2. Assess the Patients Breathing a. If the patient is in cardiac arrest, give 100% oxygen; if the patient is NOT in cardiac arrest, titrate the oxygen to keep the patients oxygen saturation at 94%. b. If available, monitor oxygenation using waveform capnography; watch for signs of cyanosis while avoiding excessive ventilation. 3. Assess the Patients Circulation a. Monitor the quality of CPR using Quantitative waveform capnography, if available; if the partial pressure of CO2 (PETCO2) is < 10 mm Hg, direct faster and deeper CPR. b. Monitor the cardiac monitor for arrhythmias c. Give ACLS drugs per the appropriate sequence. d. Defibrillate or cardiovert as necessary. e. Support the patient with IV fluids. 4. Determine the cause of the symptoms and treat the causes.

2011 Pacific Medical Training. All rights reserved.

Unit Three: Team DynamicsEach member of a resuscitation team must understand his role and the role of all other members. Typically, there is one team leader who will ensure that everything gets done correctly. The role of the team leader includes: Organizing the group Monitoring performance of all team members Being able to perform all skills if required Modeling team behavior Coaching other team members Focusing on excellent patient care Providing analysis and critique of group performance after the resuscitation effort is over.

Team members should be used as dictated by their scope of practice. Team members must: Understand their particular role in the resuscitation Be willing and able to perform the role Be practiced in performing the skills of the role Understand the PALS sequences Be committed to the success of the team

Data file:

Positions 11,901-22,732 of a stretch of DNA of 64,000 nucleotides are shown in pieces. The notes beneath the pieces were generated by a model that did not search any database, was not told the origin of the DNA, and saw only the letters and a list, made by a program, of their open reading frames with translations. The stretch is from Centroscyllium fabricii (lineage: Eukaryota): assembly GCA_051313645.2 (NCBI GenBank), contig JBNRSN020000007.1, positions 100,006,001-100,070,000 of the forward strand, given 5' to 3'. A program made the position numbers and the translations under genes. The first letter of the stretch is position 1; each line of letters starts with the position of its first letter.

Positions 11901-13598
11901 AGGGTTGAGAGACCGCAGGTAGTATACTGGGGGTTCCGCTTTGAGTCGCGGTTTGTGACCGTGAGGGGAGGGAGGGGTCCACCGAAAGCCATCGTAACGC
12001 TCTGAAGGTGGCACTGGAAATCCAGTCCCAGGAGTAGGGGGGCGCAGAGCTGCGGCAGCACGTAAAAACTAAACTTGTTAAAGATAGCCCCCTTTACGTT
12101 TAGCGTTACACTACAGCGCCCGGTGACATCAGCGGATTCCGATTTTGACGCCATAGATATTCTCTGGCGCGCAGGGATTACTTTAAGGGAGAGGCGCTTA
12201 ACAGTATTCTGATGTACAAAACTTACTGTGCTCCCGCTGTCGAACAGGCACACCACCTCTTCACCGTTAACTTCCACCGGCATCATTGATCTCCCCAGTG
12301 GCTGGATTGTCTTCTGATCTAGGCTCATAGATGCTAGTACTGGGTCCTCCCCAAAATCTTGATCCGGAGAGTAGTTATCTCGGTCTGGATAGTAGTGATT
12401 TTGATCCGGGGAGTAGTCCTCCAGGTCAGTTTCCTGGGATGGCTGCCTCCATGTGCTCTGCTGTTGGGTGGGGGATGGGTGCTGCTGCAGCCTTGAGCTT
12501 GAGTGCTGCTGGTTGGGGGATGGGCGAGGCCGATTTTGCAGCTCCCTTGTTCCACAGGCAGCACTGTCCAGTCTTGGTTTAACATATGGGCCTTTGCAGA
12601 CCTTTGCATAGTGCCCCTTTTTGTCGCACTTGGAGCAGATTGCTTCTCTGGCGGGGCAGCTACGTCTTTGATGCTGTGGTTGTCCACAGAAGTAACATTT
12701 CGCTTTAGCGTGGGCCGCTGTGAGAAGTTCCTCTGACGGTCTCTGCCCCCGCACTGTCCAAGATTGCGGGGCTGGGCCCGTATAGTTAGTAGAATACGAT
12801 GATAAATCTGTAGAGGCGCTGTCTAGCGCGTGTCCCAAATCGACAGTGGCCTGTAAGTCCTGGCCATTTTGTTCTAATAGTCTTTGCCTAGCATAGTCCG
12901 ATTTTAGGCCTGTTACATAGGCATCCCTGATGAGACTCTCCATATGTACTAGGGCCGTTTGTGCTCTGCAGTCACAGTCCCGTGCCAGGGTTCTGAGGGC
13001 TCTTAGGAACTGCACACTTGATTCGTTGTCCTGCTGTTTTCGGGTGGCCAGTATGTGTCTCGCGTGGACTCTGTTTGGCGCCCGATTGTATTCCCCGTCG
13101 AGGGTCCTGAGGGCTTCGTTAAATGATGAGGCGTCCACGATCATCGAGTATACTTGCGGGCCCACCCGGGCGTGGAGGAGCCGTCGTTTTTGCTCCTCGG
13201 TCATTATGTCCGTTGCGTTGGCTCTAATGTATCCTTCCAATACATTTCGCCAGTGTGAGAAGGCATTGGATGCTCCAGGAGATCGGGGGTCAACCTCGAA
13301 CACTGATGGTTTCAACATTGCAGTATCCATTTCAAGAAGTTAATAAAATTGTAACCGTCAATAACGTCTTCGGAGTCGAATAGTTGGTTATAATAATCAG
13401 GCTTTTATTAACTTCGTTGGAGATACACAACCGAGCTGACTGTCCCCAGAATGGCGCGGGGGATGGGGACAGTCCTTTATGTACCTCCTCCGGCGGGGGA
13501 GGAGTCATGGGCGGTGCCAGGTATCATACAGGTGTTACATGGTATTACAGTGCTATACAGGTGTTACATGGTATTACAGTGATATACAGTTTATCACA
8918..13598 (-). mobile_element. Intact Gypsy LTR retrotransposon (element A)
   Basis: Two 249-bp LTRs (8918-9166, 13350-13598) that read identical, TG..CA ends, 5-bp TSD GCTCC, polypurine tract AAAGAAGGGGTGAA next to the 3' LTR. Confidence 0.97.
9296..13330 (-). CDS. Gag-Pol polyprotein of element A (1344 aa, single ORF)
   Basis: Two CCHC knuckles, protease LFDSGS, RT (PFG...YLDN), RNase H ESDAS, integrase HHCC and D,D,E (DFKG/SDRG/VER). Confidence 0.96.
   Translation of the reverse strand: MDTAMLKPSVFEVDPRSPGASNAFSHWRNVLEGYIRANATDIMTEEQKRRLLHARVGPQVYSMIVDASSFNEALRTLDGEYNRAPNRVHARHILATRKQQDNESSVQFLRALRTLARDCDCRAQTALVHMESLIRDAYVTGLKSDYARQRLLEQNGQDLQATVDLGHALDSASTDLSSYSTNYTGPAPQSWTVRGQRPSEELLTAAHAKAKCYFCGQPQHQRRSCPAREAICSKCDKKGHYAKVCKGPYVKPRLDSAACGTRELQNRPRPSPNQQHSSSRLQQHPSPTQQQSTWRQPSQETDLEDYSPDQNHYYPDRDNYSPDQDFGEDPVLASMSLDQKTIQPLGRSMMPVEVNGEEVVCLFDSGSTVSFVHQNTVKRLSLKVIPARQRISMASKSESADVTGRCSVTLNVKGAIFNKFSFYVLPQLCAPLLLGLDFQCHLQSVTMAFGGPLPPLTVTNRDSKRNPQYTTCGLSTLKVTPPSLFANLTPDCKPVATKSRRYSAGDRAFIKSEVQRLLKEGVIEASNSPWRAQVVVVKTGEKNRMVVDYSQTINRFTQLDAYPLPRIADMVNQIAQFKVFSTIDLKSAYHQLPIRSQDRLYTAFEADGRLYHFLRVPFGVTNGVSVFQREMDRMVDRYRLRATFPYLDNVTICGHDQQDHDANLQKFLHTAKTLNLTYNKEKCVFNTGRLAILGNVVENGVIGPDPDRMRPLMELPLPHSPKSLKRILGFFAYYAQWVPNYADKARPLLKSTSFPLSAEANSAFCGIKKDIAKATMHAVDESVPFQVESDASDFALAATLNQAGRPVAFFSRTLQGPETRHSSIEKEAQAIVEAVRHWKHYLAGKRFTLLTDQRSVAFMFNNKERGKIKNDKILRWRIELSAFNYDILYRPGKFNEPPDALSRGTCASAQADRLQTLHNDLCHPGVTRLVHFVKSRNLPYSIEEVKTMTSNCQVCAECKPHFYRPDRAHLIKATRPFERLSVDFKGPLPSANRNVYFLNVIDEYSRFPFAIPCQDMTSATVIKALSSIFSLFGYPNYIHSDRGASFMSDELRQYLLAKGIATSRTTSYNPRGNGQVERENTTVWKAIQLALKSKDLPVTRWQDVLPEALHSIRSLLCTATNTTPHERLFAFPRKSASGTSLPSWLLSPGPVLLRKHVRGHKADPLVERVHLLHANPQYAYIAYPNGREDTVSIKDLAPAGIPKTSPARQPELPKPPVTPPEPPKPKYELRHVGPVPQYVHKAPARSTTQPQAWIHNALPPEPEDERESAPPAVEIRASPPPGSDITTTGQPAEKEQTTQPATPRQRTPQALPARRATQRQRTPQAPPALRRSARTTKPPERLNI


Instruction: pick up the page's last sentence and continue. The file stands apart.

The dynamics of the team will be effective when each member understands and performs within the team: Expectation Communication Team Leader Actions The team leader Gives succinct assignments and confirms that message has been received; confirms performance of task Speak clearly, distinctly, and in a normal tone of voice when giving orders;; request clarification of messages Must define all roles of each team member based on competencies of the members Ask for opinions and suggestions from team members as appropriate Intervene if a team member is preparing to perform an incorrect action or if a team member is unable to perform a task quickly Ask for opinions and suggestions from Team Member Actions Clearly informs leader of receipt assignment; confirms when assignment has been completed Speak clearly and in a normal tone of voice when repeating orders; question ambiguous orders Informs the team l